After therapy was up and running I set up what would be my “perch” for the next however long, lit a candle, took a big first sip of coffee an pulled out my list of providers that I had compiled the night before with the help of some of my fellow autism parents in the area as we are seeking out new therapies to try and began calling and began dialing numbers.

I called the first two ABA centers and was told by both that there was a two year waiting list for services and immediately said “thank you” and click… I moved on to the next. Thankfully i found one with immediate openings and quickly gave my information and high fived myself in my head. I called speech and OT to see if we had moved up on the waiting lists and indeed we are getting closer. For OT now we are are number 78 on the list (we started at 111) and for Speech we were 229 when we started and we are now number 165 on the list (but was told that one of their therapists went out on maternity leave today) so we are moving up in the world however slowly we are moving closer.

As I hung up the phone and looked at the clock I realized I had been on the phone for over two and a half hours and decided I was done. As therapy ended for aiden I helped him to make a ham sandwich and let him roam. I found my wireless keyboard (As aiden had peed on my laptop last week and killed it) and opened up my blog and began writing.

As I sit here drinking hot tea and enjoying the sound of the dishwasher mixed with his random happy moans in the basement I cant help but feel content. I closed all my blinds to hide away from the world and created the perfect autism world void of any judgment or expectation. It’s like creating a perfect world for just aiden and I and what a beautiful place it is.  While i realize that therapy is necessary (at least for now) I think I’m finding more and more that just accepting it sometimes is just as important.

The battle against autism in a world that doesn’t support that battle is exhausting and sometimes I think too much emphasis is placed on therapy to “help” our kids when sometimes all our kids need is just a little space to be themselves in a world that is consistently trying to “change” or “help” or “fix” them. I think that sometimes we as parents, in our own desperation and fear keep adding therapies (not judging I’m guilty of this too) in an attempt to give them a “future”. Well, to that end I have realized these past six months that sometimes its not that your child needs more therapy sometimes they just need some downtime and someone to accept them where they are and to meet them there once in a while.

And I get it. Between your child, other children (if you have them) therapies and even your own internal emotional and psychological battles it’s exhausting and the thought of setting all of that down for a day of “autism acceptance” can be tough (especially when the past couple days have been rough or you just cant seem to extinguish that problem behavior no matter how hard you have tried) but I think its vital. These Monday’s and Friday’s now, I have learned to love them. Especially Monday’s because there is a two hour break in the middle of the day for just nothing and that’s what we do. We both do what we want uninterrupted and its great therapy for the both of us.  I let him go with his obsessions and he lets me go with my writing and once in a while we check in on one another to share our I love you  sentiments me with the words and him with letting me kiss his forehead and we separate again.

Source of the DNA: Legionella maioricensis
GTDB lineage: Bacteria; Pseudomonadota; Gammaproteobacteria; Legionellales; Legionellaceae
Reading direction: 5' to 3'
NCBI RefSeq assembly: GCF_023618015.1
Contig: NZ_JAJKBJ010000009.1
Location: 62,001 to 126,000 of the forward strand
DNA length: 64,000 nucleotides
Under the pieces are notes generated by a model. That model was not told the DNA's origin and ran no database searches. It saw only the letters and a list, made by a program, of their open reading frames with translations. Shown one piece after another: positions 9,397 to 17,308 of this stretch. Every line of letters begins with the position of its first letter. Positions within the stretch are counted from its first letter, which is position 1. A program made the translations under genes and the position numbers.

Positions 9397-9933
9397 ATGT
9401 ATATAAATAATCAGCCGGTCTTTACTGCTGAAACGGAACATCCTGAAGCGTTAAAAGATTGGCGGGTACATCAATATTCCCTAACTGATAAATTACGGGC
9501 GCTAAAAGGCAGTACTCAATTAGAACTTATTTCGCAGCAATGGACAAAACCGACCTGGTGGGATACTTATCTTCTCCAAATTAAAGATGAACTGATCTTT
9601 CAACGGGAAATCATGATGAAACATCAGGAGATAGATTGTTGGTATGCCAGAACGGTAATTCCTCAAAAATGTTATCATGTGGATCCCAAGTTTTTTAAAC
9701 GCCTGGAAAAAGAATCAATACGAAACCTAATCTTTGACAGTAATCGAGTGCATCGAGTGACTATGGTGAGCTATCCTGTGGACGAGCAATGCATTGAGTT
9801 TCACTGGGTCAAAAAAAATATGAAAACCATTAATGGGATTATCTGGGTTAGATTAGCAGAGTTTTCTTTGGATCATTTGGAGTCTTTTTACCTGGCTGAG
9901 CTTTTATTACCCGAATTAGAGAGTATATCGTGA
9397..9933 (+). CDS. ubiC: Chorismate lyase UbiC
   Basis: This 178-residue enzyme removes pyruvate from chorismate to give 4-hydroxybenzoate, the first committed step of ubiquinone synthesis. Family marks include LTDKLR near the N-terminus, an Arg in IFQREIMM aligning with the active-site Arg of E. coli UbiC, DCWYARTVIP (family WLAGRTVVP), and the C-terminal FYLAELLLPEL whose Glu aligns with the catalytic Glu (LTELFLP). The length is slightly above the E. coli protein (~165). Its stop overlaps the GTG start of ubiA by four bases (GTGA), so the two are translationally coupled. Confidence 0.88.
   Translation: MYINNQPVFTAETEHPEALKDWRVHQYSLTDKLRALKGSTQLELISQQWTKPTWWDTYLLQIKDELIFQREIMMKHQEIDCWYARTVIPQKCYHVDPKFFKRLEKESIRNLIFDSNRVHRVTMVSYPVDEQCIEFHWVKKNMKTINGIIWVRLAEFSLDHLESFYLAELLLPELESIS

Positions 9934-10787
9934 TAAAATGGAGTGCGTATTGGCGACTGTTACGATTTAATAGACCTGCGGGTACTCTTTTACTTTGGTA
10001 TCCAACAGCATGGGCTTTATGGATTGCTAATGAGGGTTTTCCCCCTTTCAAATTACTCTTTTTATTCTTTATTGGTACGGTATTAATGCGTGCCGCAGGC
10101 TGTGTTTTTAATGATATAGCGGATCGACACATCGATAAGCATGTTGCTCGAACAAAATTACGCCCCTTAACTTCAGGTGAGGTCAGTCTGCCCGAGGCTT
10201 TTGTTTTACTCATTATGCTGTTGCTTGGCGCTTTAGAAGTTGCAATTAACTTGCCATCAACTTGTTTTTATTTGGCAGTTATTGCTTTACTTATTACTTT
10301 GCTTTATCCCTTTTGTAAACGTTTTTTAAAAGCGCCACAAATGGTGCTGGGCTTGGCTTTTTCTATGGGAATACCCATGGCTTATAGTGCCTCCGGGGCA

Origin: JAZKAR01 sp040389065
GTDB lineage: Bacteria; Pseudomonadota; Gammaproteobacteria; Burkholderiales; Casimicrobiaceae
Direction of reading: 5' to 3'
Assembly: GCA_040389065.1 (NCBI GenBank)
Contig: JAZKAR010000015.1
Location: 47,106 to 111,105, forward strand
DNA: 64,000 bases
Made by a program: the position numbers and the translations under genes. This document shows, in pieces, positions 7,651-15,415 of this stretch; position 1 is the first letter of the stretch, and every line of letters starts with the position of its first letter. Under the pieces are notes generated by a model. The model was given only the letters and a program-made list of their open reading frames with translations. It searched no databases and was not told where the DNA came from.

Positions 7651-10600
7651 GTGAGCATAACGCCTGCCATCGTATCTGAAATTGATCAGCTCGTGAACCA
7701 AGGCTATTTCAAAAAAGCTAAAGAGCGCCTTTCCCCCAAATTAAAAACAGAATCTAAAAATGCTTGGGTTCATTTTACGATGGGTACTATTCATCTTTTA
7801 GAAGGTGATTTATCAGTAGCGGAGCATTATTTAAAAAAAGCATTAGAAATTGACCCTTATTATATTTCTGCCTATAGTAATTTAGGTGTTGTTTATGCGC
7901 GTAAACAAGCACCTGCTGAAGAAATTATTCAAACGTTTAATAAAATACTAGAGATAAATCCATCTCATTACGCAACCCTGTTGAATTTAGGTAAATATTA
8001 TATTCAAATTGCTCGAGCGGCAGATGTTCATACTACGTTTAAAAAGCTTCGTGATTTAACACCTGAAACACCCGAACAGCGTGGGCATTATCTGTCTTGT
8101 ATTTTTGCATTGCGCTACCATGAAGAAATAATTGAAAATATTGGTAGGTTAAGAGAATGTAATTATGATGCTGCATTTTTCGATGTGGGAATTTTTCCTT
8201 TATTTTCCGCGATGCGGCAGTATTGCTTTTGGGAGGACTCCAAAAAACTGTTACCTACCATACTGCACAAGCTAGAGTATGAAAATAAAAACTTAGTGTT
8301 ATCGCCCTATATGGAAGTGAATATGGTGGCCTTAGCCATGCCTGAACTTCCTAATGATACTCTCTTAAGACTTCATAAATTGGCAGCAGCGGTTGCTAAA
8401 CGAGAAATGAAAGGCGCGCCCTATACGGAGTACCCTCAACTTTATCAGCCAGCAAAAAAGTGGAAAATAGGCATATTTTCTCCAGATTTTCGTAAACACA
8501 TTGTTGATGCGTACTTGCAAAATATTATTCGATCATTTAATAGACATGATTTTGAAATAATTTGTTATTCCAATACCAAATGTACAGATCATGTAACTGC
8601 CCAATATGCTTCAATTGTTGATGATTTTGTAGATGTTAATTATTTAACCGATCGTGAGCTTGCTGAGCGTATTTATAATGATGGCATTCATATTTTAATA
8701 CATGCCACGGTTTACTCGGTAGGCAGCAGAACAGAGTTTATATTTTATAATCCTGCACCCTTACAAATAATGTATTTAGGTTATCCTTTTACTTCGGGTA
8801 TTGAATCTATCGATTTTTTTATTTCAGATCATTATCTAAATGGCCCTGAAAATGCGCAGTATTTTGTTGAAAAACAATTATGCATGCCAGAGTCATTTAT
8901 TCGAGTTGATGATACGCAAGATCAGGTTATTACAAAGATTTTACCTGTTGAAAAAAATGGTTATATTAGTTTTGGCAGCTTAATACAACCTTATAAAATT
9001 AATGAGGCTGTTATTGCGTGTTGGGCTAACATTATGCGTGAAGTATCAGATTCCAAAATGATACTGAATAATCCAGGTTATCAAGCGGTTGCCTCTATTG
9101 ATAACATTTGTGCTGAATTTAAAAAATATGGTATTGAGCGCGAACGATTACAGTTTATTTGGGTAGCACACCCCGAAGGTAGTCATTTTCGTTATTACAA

I guess the whole lesson in all of this battling, both the autism and the world is to remember that sometimes the greatest battle can be remembering that there is a person behind the diagnosis and that person needs love and approval and a moment to just be without judgment or fear.It has been this lesson that has taught me the true meaning of “Autism acceptance”. Sometimes, I let the autism go. I just sit back and watch it. I observe it and say to myself “there it is…Autism unrestrained… isn’t it amazing? Isn’t it beautiful? What a beautiful boy with such an amazing mind!” You cant battle something you don’t understand. You cant battle something if you never fully let it be to learn its patterns and what feeds it. The fact that autism has no manual is all the more reason to step back and let it go so you can learn it. So you can use the better parts of it to better your lives. How can you know a child’s strengths if you are always working on their weaknesses. So take a moment, take off the restraints of fear and judgment and just sit back and let it go. Let the silence of it speak to you. Stop filling the silences with chaos and intervention. Just give it a moment to materialize. Listen to it so you can learn from it so you can love it.

When Trust of Professionals is Lost

There was a development in ABA therapy this week that rocked my entire world. It literally brought me to my knees and left me sobbing as i hid in the basement. It was bad enough that my husband rushed home from work as I melted down in a culmination of complete mental and emotional exhaustion coupled with the complaints from our Technicians  that just continued to hit on every fear I had ever held. It was as if every vunerable place in my soul had been found and they couldnt wait to pounce.